5 Tips for improving your Credit Score in South Africa:
Your credit score is the key to understanding how your creditworthiness is evaluated by lending institutions, as a good credit score can unlock the vault to help obtain financing.
Your entire payment history, all loans outstanding and a general indebtedness are statistically evaluated by credit bureaus. The big four in South Africa currently are Trans Union, Compuscan, XDS, and Experian. Based upon a compilation of that data, your profile is assigned a number between 300 and 850, with 300 being the least creditworthy and 850 being the most creditworthy.
It is this credit score that credit providers use as a basis for determining whether you qualify for a home loan or car finance. So, now that you understand how the score works, let’s look at five tips that will help you raise a bad score and win favor with these cut throat credit providers.
Tip No.1 – Pay More Than the Minimum
If at all possible, try your best to make payments over and above the minimum interest payments that are due. Credit bureaus not only look at the amount of debt an individual has outstanding but also the length of time it takes to pay off the debt.
Unfortunately, we cannot tell you exactly how much this will boost your credit score, There are a lot of factors that go into computing a credit score, but make no mistake accelerating payments and satisfying debts on a timely basis is recommended as a means of repairing credit by lending institutions.
Tip No.2 – Work Out a Plan with your credit provider
Credit providers are really going to try and help clients who come forward and open up about a trying time and issues with regular payments. If you come clean with your credit provider, most times they will attempt to negotiate a revised payment plan that can help take off the pressure. This means you get some relief and your credit profile isn’t negatively affected. Simply ignoring the calls to payment and not proactively engaging with your credit providers will be to your detriment. What you need to realize is that for a credit provider to find a middle ground with you and keep you as a client is often cheaper than handing you over to a debt collection agency or worse writing off the debt entirely. So at all times try to not run away from your obligations, try and get help and restructure the debt to a level you can manage.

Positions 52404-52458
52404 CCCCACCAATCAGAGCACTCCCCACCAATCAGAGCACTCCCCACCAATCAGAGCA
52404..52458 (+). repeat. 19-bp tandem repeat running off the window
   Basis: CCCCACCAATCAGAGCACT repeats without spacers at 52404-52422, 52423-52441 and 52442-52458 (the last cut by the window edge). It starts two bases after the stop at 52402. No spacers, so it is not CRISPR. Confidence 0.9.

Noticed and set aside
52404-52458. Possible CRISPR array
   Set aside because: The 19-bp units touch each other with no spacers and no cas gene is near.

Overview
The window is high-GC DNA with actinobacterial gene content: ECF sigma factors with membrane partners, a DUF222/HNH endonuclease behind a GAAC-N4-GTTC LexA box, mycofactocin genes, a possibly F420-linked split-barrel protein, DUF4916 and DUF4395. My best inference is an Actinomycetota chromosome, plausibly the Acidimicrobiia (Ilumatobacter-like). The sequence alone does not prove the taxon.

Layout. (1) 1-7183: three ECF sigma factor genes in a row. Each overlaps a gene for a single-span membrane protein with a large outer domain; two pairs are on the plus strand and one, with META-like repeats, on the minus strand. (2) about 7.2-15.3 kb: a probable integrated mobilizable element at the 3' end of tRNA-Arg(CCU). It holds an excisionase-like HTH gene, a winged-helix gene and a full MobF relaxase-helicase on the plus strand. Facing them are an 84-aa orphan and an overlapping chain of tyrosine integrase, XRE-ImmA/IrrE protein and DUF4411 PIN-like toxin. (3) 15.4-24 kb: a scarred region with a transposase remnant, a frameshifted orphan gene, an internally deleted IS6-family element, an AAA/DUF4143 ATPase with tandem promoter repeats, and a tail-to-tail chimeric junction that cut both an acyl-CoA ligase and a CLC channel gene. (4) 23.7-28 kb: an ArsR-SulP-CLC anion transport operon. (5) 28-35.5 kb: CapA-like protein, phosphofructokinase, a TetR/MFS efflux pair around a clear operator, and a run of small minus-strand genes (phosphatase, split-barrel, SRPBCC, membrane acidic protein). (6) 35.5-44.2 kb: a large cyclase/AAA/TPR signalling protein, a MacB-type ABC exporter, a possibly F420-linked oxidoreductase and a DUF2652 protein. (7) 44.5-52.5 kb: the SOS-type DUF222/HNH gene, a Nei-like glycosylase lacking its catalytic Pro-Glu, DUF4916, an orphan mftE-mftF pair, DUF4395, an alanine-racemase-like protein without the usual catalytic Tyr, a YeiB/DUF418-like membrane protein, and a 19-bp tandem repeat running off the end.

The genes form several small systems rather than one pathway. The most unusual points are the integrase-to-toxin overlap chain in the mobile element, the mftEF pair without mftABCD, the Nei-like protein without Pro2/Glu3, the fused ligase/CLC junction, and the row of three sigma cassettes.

If and when a deal is struck to forgive a portion of your debt or restructure it, be sure to inform the credit bureaus above about the changes. Do not rely on the credit provider to do this, you need to take responsibility and make sure that the appropriate notations on your credit report are made. The basic rule of thumb is that the less debt you have and the more timely payments made on outstanding debt will equate to a higher credit score.
You are able to get a free copy of your credit report annually from any of the credit bureaus mentioned above. We advise that you access your report at least three times a year to make sure your information is accurate. You can purchase a copy of the report from i-Check Data Solutions for R 20 ex. vat, this is a tiny amount to spend for the for the powerful report you will receive.
Tip No.3 – Switch from Credit to Debit Cards
The credit card debt is no friend to your credit score. One of the easiest ways to avoid credit card debt is to pay the debt right away, through the use of a debit card.
Debit is different from credit. With a debit card, you deposit money into an account and then use the card to charge the money. There is no credit bill to rack up, and you can only spend what you actually have in the account.
It is important to note that credit reports don’t typically factor debit card payments into the credit score equation. But by disciplining yourself and using a debit card to settle debts on the spot, (rather than racking up huge credit card balances) you will, by extension, have a better credit score.
Tip No.4 Cut Up Those Store Cards
A low credit score isn’t the end of the world: